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Getting Tough On Tax Avoidance Schemes

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Getting Tough On Tax Avoidance Schemes

The gloves are off and avoidance schemes are clearly under attack.

The government has introduced a General Anti-Abuse Rule (GAAR), aimed at deterring and preventing artificial and abusive tax avoidance schemes. UK tax law has in the past been specifically targeted rather than purposive: in tackling the exploitation of loopholes in the law, governments have legislated against individual avoidance schemes as and when these have come to light. Often the response to this legislation has been the creation of new schemes to circumvent the law, which in turn has seen further legislative action – an ‘arms race’ between the revenue authorities and Parliamentary counsel on one side, and on the other, taxpayers and their professionals. Over the past twenty years some commentators have suggested having legislation to counter tax avoidance in general: by providing certainty for both sides as to the tax consequences of any transaction, a ‘General Anti-Avoidance Rule’ might dissuade  most efforts to avoid tax.

They  will also introduce new measures to deal with tax advisers who sell in the HMRC’s words “contrived and aggressive tax avoidance schemes”. The government has announced it will consult on proposals to introduce significant new information disclosure and penalty powers, to make it more difficult for the promoters of “abusive schemes”( says the HMRC)  to continue to market them in the future.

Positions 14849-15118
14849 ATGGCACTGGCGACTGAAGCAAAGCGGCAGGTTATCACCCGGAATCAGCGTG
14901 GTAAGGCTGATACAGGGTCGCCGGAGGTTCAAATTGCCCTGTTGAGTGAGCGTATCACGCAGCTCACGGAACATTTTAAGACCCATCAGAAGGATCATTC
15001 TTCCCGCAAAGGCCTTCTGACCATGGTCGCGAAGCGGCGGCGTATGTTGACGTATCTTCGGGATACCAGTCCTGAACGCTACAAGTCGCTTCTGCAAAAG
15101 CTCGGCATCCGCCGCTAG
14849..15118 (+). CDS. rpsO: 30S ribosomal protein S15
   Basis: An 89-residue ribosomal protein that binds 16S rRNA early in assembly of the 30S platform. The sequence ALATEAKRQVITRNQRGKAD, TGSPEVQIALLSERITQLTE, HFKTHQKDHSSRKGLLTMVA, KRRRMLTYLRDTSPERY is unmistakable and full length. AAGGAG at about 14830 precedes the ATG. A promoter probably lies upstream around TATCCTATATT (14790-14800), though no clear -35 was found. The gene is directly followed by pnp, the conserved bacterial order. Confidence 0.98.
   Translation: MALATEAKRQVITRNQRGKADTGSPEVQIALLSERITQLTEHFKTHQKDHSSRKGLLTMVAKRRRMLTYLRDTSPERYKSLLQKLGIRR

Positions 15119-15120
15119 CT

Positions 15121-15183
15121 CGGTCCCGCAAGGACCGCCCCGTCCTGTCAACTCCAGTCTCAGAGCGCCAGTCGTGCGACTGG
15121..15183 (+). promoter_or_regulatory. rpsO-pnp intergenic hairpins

They are using settlement opportunities to encourage users of avoidance schemes to agree their tax position with them, and investing in additional resource to accelerate litigation for those who do not settle.

They are making better use of anti-avoidance communications to influence the behavior of taxpayers and promoters of avoidance schemes. They are also improving the quality of information available on avoidance to help taxpayers realise the potential downsides and risks.

HM Revenue & Customs could seize hundreds of millions from up to 65,000 individuals under plans to crack down on tax avoidance schemes.

Exchequer secretary to the Treasury David Gauke says: “We are sending a clear message: that if you try to avoid paying the tax you owe, we will pursue it. The vast majority of people work hard and pay their fair share in tax. It is not right that a small minority think they can avoid doing the same.”

The language of the government and HMRC is emotive with the use of words such as ‘abusive’ ‘aggressive’ ‘contrived’ ‘fair’ and as part of the war on tax avoidance the government is seeking to change the electorate’s perception of the morality of tax avoidance and avoidance schemes will suffer if not already widespread moral opprobrium.

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